Greatness should be recognized. And that’s why here at The Couch Report, VICE News’ weekly online national affairs show, we took a moment to recognize creativity, imagination and ingenuity…in corporate tax avoidance.
Anyone can pay their taxes. Heck, with personal income tax returns due May 17, you probably just did. But earning billions in profits, and then getting the government to pay you hundreds of millions in tax rebates, takes real panache.
That’s exactly what many big corporations did this year, once again. At least fifty-five companies managed to book a combined total of more than $40 billion in pre-tax profits in their most recent fiscal year, while reducing their corporate income tax bill to zero, according to the Institute on Taxation and Economic Policy (ITEP). Those companies include big names like Fedex, Salesforce and Dish Network.
Even better, all of this activity is perfectly legal. It’s just another example of big corporations using the laws, and fully-legal tax loopholes, that exist to their maximum potential.
The award for Best New Artist goes to Zoom, which managed to increase profits exponentially during the pandemic while keeping its corporate income tax bill at zero, according to ITEP.
Zoom reported making $672 million the fiscal year ending January 31, up more than 3,000 percent from the year before.
The company managed to reduce its taxes, in part, by booking a $300 million tax credit from 2019 to use against future earnings. But according to CBS Moneywatch, the biggest reason for the company’s low tax burden for 2020 was shelling out $580 million in stock compensation to executives and employees.
The company has said it “complies with all applicable tax laws in the countries where we do business.”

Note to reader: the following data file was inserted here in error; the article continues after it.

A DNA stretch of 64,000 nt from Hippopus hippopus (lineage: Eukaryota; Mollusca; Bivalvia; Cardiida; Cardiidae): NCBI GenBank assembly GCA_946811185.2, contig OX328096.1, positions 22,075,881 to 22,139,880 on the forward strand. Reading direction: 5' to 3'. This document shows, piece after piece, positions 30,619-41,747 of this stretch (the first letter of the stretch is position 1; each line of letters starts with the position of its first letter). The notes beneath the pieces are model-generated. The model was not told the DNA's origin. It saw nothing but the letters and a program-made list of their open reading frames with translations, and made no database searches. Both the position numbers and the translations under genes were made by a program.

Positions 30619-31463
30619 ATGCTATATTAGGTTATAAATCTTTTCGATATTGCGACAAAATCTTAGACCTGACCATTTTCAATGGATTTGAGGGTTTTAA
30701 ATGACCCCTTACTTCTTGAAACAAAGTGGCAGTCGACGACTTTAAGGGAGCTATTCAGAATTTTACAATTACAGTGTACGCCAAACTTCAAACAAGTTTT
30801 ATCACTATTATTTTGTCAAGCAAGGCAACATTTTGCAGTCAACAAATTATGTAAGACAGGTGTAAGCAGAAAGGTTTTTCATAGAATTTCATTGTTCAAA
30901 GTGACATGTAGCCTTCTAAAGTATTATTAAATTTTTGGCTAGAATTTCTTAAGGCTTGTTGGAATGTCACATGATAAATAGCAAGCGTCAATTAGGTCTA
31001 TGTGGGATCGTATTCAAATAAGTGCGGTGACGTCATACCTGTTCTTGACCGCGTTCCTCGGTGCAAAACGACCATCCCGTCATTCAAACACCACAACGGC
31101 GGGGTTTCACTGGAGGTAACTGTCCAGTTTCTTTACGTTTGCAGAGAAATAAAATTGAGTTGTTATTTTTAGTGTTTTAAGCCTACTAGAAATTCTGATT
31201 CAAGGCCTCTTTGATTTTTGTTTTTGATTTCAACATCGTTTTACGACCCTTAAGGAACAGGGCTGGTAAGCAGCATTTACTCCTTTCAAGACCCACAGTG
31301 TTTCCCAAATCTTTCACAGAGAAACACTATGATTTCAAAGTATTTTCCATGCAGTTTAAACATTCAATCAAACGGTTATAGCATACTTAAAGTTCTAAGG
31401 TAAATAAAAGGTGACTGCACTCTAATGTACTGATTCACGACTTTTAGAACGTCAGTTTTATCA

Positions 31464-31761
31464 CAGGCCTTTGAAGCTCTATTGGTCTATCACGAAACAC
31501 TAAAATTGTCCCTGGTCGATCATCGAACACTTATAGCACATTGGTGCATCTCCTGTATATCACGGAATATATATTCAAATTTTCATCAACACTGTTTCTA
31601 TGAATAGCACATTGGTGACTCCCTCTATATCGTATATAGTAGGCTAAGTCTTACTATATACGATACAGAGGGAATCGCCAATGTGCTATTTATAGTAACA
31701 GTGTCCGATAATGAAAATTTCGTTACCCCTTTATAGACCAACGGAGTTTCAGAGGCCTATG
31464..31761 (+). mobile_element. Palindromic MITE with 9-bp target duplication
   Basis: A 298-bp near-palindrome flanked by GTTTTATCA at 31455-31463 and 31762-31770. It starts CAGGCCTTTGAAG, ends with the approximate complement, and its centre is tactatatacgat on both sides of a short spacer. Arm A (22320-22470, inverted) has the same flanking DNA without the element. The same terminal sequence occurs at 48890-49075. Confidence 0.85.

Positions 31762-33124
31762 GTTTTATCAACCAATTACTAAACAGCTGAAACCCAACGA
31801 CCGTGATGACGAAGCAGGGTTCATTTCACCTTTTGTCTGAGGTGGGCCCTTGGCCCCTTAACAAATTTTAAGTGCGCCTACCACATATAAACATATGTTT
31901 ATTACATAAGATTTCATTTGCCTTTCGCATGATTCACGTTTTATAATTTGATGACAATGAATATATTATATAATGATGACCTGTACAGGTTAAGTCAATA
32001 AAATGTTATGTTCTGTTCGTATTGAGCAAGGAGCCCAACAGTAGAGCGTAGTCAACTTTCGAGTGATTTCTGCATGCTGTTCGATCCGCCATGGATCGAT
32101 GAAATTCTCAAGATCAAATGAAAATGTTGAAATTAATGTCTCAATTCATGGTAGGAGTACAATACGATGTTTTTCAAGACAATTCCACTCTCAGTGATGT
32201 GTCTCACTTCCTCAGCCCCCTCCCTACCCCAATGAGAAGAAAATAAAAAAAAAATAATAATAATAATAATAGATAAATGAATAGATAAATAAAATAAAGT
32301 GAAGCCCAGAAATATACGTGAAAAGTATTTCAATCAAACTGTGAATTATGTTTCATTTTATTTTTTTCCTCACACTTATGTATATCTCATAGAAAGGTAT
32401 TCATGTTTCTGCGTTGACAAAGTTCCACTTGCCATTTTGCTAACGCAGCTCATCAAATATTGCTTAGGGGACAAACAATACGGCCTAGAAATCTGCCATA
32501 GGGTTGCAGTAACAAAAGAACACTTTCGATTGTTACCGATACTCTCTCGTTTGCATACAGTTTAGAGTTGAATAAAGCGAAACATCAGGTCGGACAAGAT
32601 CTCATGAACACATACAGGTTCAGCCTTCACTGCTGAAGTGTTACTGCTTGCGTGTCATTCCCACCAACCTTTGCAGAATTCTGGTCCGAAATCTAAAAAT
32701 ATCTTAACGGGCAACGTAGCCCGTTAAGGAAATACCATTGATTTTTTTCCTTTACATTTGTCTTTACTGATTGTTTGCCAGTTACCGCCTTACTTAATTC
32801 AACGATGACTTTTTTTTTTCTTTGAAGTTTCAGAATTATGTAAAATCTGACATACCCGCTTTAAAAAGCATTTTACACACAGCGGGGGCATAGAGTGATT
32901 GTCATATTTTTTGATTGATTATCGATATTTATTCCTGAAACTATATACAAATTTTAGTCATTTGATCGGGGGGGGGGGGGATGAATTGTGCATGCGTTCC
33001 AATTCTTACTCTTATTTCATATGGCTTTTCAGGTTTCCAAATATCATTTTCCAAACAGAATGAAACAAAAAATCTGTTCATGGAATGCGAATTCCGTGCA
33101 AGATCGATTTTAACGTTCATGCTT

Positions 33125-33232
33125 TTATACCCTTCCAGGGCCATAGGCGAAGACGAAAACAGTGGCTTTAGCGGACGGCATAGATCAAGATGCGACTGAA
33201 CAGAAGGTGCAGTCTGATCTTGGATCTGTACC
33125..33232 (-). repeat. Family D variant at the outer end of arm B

None of these great performances would be possible without the help of a political institution dedicated to excellence. So the prize for Best Supporting Actor goes to… U.S. Congress.
Lawmakers passed a massive tax cut in 2017 under former President Donald Trump that reduced the corporate income tax rate from 35 percent to 21 percent.
A lot of companies are big tax stars, but they can’t all be winners.
And this year’s Golden Couch Award goes to… Nike!
Nike didn’t pay a single red cent on almost $2.9 billion in U.S. pre-tax income last year, according to ITEP. Instead, it got a $109 million tax rebate.
This is hardly Nike’s first triumph. During the three years since Congress passed the Trump-era tax breaks of 2017, Nike booked a total of $4.1 billion in pre-tax income, and received $741 million in federal income tax rebates, giving the company an effective tax rate of negative 18 percent.
Nike has said it follows the tax rules in all the countries in which it operates.
“NIKE, Inc. is a global business with 73,000 employees and we comply with tax laws everywhere we do business,” the company said in a statement last month. “NIKE is paying significant U.S. federal, state, and local direct and indirect taxes every year. In fact, including customs duties, Nike has paid more than $9.1 billion in U.S. taxes since 2016.”
Customs duties, of course, aren’t the same as corporate income tax, and ITEP’s analysis of profits and income tax payments covers the years from 2018 onward, and doesn’t address 2016.
You have to admire true artistry.